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the vulgate edition. This being the case, it cannot be thought strange, that the errors and obscurities of the vulgate have entered more or less into all the ancient versions of the new testament, and that from them they have crept into many of the modlern versions likewise*.
of the modern versions of the new testament; and particularly of the En
glish translations of the greatest note. As the author does not pretend to be acquainted with all the vernacular translations of the scriptures, used at present by the different nations of Europe, he will not take upon him to say how far they have copied the vulgate. But this he may affirm, that most of the vernacular versions of the scriptures made by the Roman Catholics since the reformation, are translations of the vulgate. And with respect to the protestants, though Luther and Olivetan gave out that they made their versions from the Hebrew, they must be understood with some limitation, if F. Simon's opinion be true, namely, that neither the one nor the other understood Hebrew so well as to be able to translate the scriptures from that language. Be that, however, as it will, this is known, that all the vernacular versions now used by the Lutherans are translations of Luther's German bible, and that most of those used by the Calvinists are translations either from Olivetan’s version, as corrected by Calvin, or from Beza's Latin new testament; consequently, neither the Lutheran nor the Calvinist vernacular versions can be supposed as exact as they should be. But without insisting on this, the author supposes the utility of a new English translation of the apostolical epistles will be sufficiently evinced, if it can be shewn that the first English translators made their versions from the vulgate, and that the sub
To prove what is asserted above, the following examples are produced : Matth. X. 29. Are not two sparrows sold for a farthing ? and one of them shall net fall on the ground without your F&ther. This translation implies, that the other might fall without their Father. The same error is found in the Syriac and vulgate versions, and in Beza, and most of the Latin translations, not excepting Erasmus, and in all the old English versions, and in the Geneva bible. But the ab. surdity may easily be removed, by construing the negative particle with the word (év) one, thus: Yet not one of them falleth on the ground, tc. Luke xxiii. 32. Ducebantur autem, et alii duo nequam, cum eo, ut interfuerentur. This translation most falsely represents Jesus as a malefactor ; and being found in the first Syriac and Vulgate versions, the Arabic, Ethiopic, &c. derived it either from the Syriac or the vulgate. Wickliffalso, Erasmus, Castalio, the Rhemish, and even our English translators, have all followed the vulgate in this gross error. Yet the original, Hgorro do και έτεροι δυο κακεργοι συν αυτο αναιρεθηναι by supplying the word oντες, 2s Thomson hath done, may justly be rendered; Now with him also two others who were malefactors were led to be put to death; or rather, without any addition, thus: Now, there were led also two others, maiofactors, with him to be put to death: and so the shocking absurdity will be avoided.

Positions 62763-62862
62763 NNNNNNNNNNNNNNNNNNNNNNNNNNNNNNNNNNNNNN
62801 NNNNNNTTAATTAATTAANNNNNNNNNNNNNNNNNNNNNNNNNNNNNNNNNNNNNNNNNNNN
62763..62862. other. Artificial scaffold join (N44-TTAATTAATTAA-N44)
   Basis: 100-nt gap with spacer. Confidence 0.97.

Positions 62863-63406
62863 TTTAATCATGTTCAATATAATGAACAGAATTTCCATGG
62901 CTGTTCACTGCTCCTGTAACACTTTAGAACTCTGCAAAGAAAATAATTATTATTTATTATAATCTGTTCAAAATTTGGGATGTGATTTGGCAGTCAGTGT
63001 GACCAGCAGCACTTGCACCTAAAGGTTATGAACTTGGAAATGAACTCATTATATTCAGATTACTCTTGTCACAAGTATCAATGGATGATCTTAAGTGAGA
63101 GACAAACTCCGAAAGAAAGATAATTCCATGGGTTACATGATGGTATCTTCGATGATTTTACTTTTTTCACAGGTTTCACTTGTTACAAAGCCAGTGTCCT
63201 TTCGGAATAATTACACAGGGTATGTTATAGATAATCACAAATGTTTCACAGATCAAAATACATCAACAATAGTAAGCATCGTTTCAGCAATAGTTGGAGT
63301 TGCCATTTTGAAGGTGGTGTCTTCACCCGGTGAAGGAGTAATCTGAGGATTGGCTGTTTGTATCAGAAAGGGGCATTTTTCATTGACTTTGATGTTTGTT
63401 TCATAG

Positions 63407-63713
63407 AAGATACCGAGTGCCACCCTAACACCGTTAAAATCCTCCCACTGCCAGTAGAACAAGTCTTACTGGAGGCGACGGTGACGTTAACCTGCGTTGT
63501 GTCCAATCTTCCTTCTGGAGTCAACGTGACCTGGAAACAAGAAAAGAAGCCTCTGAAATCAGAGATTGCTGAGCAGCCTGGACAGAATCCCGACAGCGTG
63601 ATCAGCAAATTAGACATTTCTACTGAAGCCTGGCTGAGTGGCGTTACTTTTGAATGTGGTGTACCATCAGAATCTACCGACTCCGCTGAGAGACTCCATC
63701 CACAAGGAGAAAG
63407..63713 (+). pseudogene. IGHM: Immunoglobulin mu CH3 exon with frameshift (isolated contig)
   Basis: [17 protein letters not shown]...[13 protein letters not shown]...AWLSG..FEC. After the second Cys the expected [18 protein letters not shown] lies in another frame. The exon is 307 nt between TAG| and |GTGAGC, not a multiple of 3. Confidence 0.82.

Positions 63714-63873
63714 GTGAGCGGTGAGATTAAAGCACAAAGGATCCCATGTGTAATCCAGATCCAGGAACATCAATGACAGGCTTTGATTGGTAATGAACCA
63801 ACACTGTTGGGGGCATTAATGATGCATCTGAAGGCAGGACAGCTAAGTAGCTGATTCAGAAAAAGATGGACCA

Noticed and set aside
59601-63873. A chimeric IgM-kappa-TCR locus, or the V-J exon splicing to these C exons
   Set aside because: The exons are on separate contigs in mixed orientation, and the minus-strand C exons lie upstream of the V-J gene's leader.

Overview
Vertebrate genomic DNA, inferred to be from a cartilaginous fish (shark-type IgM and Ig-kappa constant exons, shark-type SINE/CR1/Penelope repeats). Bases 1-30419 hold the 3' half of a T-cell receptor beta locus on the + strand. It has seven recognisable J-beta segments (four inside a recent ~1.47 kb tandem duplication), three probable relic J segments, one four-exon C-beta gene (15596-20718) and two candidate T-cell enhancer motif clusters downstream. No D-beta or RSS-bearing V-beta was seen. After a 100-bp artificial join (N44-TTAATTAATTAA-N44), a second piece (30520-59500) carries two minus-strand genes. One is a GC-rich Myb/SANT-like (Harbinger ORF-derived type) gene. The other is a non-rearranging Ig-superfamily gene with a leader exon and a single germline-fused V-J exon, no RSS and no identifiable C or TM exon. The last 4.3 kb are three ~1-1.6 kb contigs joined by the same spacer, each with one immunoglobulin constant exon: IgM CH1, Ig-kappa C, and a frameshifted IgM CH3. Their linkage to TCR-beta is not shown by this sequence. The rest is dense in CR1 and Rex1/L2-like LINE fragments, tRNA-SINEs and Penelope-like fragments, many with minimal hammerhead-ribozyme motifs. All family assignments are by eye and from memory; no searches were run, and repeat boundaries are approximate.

sequent translators, by copying them, have retained a number of the errors of that ancient version.
Wickliff's NEW TESTAMENT.-If we except the Saxon translation of the four gospels mentioned, p. 5. the most ancient English version of the new testament now remaining, is that which was made by John Wickliff, a fellow of Merton college, Oxford. Such a change had taken place in the language since the Norman conquest, that the Anglo-saxon, the only English version of the scriptures then extant, was in Wickliff's time become unintelligible to the common people, who neither understood a number of the words, nor the spelling, nor even the letters in which it was written. This excellent person, therefore, with a view to expose the errors of popery, and to spread the knowledge of religion among his countrymen, employed himself in making a translation of the new testament into the English language, as it was then spoken, and finished it about the year 1367. But because, by translating the scriptures, Wickliff put it in the power of every one who could read, to compare the doctrines of Rome with the doctrines of Christ, his translation was universally condemned as heretical by the Romish clergy, and a bill was brought into the house of lords anno 1390, for suppressing it. But the duke of Lancaster, a favourer of Wickliff, and uncle to king Richard II. opposing the bill, it was thrown out. After Wickliff's death, by a constitution of the convocation at Oxford, the reading of his translation was prohibited, and some, for using it, suffered death.
Wickliff did not make his translation of the new testament from the Greek, which it is thought he did not understand, but from the Latin bible then read in the churches, which he rendered verbatim, without regarding the idiom of the languages. A translation of the new testament, made in that manner, from such an incorrect copy as the Latin bible then was, could not miss to be both erroneous and obscure. Nevertheless, being anxiously sought after, and much read by persons of all ranks, it was of great use in opening the eyes of the nation to the errors of popery: and the rather, as to the books of the new testament, Wickliff had prefixed a translation of Jerome's prologues, with some additions of his own, tending to expose the Romish superstitions. Afterwards, the faults of Wickliff's translation being discovered, some of his followers, as Lewis informs us, (p. 29.) revised it; or rather made another translation, not 80 strictly literal as his, and more according to the sense. Of this
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revised translation, the MS. copies are more rare, though some of them are still preserved in the public libraries. In the advocates library at Edinburgh, there is a beautiful MS. of Wickliff's translation, on vellum. But whether it is of the first, or of the revised translation, the author does not know.